In a recently released study in Pediatrics(10.1542/peds.2020-046706), a team led by Dr. Elsie Taveras conducted an ambitious intervention study that aimed to reduce infant overweight and improve maternal postpartum visit attendance and weight loss. This is a truly amazing study, and I hope everyone who cares for underserved populations has a chance to read it. The 1,000 day intervention program enrolled expectant women and continues through the 2nd birthday of their child. It includes both systems change approaches and individual level supports for patients. The system changes that were integrated throughout the health system include obesity prevention training for providers, enhanced electronic medical record weight tracking with decision tool support, adverse health behavior screening at 1, 6 and 12 months, and educational materials and text messaging to support healthy lifestyle for families. The individual level changes included patient navigation, and health coaching and care coordination provided virtually, by phone and in person. For health equity and to align with community health centers’ mission to serve, the intervention was implemented at two health centers, and not implemented at two comparison centers, rather than being randomized at a participant level.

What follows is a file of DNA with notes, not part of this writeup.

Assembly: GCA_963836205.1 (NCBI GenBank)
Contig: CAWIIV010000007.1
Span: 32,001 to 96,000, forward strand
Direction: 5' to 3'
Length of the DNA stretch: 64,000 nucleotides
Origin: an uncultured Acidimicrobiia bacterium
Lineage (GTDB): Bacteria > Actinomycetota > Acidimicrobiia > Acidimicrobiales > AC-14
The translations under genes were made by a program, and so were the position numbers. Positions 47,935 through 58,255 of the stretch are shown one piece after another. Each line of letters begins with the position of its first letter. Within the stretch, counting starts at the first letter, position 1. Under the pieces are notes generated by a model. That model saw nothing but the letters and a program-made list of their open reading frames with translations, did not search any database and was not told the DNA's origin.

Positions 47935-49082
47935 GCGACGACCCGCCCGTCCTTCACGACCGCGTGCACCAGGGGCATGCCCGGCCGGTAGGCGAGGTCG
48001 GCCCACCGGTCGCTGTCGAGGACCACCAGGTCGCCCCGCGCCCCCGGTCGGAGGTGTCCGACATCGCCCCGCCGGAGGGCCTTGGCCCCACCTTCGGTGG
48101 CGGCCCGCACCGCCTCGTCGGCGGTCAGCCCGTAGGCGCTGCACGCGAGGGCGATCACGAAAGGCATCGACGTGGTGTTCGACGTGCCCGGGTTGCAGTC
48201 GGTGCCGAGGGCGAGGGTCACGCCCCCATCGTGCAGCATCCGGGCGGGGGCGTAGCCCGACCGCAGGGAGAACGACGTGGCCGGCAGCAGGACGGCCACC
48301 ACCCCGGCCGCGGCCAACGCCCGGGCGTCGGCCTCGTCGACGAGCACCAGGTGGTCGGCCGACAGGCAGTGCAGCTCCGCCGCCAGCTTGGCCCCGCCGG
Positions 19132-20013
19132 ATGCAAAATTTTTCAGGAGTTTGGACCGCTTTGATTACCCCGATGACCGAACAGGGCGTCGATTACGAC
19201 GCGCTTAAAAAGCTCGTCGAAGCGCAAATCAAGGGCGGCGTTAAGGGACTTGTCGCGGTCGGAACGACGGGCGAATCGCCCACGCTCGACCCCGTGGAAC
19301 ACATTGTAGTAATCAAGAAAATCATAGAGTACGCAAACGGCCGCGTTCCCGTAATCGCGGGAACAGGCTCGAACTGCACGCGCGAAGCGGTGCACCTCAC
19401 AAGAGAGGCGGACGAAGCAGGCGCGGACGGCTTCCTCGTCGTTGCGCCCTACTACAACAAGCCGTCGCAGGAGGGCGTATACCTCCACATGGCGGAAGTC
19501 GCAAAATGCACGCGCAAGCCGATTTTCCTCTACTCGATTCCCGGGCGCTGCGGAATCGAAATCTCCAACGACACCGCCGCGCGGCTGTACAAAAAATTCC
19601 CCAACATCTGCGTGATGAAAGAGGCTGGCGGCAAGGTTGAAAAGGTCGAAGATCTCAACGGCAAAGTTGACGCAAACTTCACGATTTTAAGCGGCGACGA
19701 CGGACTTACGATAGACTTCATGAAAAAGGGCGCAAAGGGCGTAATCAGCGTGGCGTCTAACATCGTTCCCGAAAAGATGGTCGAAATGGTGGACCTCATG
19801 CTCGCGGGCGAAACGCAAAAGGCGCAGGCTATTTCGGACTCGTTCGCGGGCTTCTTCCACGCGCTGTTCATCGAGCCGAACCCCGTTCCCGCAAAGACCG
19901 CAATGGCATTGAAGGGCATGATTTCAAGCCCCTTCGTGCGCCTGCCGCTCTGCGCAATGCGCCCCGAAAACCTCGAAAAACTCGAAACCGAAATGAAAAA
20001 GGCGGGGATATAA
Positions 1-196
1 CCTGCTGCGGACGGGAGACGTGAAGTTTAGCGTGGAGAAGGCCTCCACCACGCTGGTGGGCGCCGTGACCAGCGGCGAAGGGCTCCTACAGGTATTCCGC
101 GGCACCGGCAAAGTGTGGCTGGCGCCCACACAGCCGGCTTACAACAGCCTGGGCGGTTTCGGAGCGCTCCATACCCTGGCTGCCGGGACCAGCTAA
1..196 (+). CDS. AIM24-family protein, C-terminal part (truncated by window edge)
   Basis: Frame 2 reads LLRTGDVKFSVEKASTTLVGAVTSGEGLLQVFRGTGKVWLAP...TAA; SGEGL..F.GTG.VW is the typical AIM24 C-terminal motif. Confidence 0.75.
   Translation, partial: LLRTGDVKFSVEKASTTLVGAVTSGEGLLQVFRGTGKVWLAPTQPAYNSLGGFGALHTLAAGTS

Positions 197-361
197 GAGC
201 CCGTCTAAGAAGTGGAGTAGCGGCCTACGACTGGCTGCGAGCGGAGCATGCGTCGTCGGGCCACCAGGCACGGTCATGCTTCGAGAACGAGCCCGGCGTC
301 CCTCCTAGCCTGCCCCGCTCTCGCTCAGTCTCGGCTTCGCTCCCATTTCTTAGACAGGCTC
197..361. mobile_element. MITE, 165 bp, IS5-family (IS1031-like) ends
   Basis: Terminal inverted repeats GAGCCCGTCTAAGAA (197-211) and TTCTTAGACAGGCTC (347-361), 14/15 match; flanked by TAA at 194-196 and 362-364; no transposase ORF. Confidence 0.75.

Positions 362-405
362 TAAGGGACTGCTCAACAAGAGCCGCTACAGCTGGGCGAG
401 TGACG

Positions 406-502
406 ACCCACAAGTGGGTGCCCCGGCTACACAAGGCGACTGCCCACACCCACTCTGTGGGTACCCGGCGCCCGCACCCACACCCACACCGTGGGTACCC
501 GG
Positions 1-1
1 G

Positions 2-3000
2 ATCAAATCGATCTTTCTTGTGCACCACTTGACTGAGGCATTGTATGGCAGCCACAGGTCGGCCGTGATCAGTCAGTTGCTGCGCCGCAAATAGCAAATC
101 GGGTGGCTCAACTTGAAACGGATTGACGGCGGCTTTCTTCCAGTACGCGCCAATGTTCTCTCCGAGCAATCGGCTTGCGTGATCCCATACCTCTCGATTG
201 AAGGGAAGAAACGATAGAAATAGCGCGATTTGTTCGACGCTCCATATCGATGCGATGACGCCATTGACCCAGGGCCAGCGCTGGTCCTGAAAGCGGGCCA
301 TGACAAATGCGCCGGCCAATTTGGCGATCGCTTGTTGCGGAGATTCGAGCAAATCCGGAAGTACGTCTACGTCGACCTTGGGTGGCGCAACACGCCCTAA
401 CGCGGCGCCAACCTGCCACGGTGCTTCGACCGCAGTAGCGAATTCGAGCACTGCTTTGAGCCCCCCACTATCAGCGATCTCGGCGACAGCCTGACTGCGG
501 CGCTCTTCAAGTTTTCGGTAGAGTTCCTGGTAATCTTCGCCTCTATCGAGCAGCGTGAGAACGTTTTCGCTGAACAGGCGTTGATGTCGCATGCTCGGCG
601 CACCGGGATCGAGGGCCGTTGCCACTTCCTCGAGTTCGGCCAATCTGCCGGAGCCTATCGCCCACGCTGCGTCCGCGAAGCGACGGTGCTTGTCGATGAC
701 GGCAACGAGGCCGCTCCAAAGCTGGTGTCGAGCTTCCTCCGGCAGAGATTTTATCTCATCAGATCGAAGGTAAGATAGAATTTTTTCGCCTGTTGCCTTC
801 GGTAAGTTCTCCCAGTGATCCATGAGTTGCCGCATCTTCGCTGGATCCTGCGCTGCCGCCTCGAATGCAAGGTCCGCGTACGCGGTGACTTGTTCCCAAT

In total 995 mother-infant dyads received the intervention, and 650 infants and their mothers were treated with usual care. All health centers serve low-income mainly minority families; the study participants were predominantly Hispanic (57%) and publicly insured (66%). The primary infant outcomes measures were mean weight-for length z-score at 6 and 12 months, and prevalence of infant overweight at these time points. Maternal outcomes included attendance at the 6 week postpartum visit and retention of weight (pre versus postpartum visit weight at that time).
This highly ambitious and comprehensive program worked! The analyses are easy to read and well summarized in Tables.